With closer Bobby Jenks struggling Ozzie Guillen said before last night’s game that he’d go with matchups in the ninth inning, but Jenks ended up getting the save anyway after Guillen used southpaw Matt Thornton in the eighth inning versus left-handed hitters Joe Mauer and Justin Morneau.
Thornton may have gotten the save chance had Minnesota’s big lefty bats been up in the ninth inning instead, but clearly Jenks hasn’t totally lost his grip on the job. And clearly he thinks that’s the way it should be, because here’s what Jenks had to say about the whole situation after notching his sixth save of the season:
That’s the thing I don’t understand, all the stuff going on. I mean it’s one game. Everyone is hitting the panic button in f***ing April. Chill out. I don’t want to say everything I want to say, but it was one bad game. The game before that I gave up a solo home run, the wind is blowing out 20 mph, what are you going to do? I really don’t want to comment on it too much because I really don’t want to start anything, but it was one game. It was one f***ing game. Things happen.
I’m not normally someone who sticks up for White Sox, but Jenks is absolutely right. He’s no longer the elite, dominant closer he was a few years ago and may pitch himself out of the job at some point, but he certainly hasn’t done it yet with just one blown save in seven tries and 17 strikeouts in 13 innings.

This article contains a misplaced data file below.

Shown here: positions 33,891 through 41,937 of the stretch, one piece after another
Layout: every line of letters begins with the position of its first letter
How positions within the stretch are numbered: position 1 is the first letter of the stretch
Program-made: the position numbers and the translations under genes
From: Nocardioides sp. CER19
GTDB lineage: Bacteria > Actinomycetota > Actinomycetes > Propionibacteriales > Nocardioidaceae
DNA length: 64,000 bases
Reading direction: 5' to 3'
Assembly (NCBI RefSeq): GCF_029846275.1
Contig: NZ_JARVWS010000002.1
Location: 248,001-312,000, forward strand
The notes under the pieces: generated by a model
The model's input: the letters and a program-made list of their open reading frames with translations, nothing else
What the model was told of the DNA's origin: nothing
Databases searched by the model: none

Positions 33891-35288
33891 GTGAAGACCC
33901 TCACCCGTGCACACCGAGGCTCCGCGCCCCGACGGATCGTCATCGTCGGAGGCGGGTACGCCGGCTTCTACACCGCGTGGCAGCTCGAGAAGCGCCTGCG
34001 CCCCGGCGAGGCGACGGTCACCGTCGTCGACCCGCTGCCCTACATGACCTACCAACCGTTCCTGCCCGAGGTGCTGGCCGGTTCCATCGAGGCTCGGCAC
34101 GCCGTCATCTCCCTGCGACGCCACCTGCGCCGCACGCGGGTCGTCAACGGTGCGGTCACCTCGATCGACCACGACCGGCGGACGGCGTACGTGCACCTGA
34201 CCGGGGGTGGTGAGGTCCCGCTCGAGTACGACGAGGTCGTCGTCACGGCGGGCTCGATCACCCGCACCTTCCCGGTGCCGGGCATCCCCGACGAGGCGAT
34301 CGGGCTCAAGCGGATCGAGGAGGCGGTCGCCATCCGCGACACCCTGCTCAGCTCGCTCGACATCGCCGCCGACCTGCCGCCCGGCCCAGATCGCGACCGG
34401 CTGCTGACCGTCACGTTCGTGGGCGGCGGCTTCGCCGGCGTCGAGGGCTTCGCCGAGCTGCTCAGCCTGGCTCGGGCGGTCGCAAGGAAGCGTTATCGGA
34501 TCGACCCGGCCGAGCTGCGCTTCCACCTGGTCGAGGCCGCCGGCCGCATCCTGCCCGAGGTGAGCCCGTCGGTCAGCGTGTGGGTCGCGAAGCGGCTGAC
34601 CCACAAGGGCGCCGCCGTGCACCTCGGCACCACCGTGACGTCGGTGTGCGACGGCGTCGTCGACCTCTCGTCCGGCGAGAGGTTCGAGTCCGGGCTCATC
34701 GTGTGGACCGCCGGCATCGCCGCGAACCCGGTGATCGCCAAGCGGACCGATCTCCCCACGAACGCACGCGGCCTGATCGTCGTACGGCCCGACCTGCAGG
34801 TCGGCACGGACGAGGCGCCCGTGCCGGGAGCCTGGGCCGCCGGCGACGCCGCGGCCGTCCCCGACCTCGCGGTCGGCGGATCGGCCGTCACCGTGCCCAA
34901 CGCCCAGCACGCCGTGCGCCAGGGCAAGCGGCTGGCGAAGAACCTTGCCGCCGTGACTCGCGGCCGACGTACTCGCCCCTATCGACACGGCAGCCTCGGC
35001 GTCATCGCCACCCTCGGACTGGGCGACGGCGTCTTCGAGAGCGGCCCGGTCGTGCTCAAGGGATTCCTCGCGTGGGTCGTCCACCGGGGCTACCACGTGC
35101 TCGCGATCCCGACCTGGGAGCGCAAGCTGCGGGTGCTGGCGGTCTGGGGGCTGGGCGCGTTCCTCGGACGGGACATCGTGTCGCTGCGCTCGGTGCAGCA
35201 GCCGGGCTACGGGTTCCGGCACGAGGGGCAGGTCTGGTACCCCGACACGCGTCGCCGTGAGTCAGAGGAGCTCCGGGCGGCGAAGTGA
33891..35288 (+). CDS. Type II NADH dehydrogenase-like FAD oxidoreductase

I also liked this Jenks quote, about giving up a double to former teammate Jim Thome last night: “He keeps doing that, I know where he lives. I’ll just toilet paper his house.”
It was assumed already, but Mike Scioscia made it official during Monday’s press conference for new general manager Billy Eppler that he will return as Angels manager in 2016.
Scioscia, the longest-tenured manager in the majors, has been at the helm with the Angels since 2000. There was a clause in his contract which allowed him to opt out after the 2015 season, but he has decided to stay put. He still has three years and $15 million on his contract, which runs through 2018.
Jerry Dipoto resigned as Angels general manager in July amid tension with Scioscia, so there were naturally questions today about what to expect with first-time GM Eppler in the fold. According to David Adler of MLB.com, Scioscia isn’t concerned.
“I think we’re going to mesh very well,” Scioscia said. “If we adjust, or maybe he adjusts to some of the things, there’s going to be collaboration that’s going to make us better.”
Eppler is the fourth general manager during Scioscia’s tenure with the team.
After winning the AL West last season, the Angels finished 85-77 this season and narrowly missed the playoffs. The team hasn’t won a postseason game since 2009.
Astros center fielder Carlos Gomez sat out the final series of the regular season in order to rest a strained left intercostal muscle, but there was good news coming out of a workout today in advance of Tuesday’s Wild Card game vs. the Yankees.
This has been a lingering issue for Gomez, who missed 13 straight games with the injury last month. He aggravated the strain on a throw to home plate last Wednesday and was forced to sit while the Astros fought to keep their season alive. Astros manager A.J. Hinch told reporters last week that Gomez’s injury would typically take 45-50 days to recover from, so it’s fair to wonder how productive he can be during the postseason.
Gomez mostly struggled after coming over from the Brewers at the trade deadline, batting .242 with four home runs and a .670 OPS over 41 games.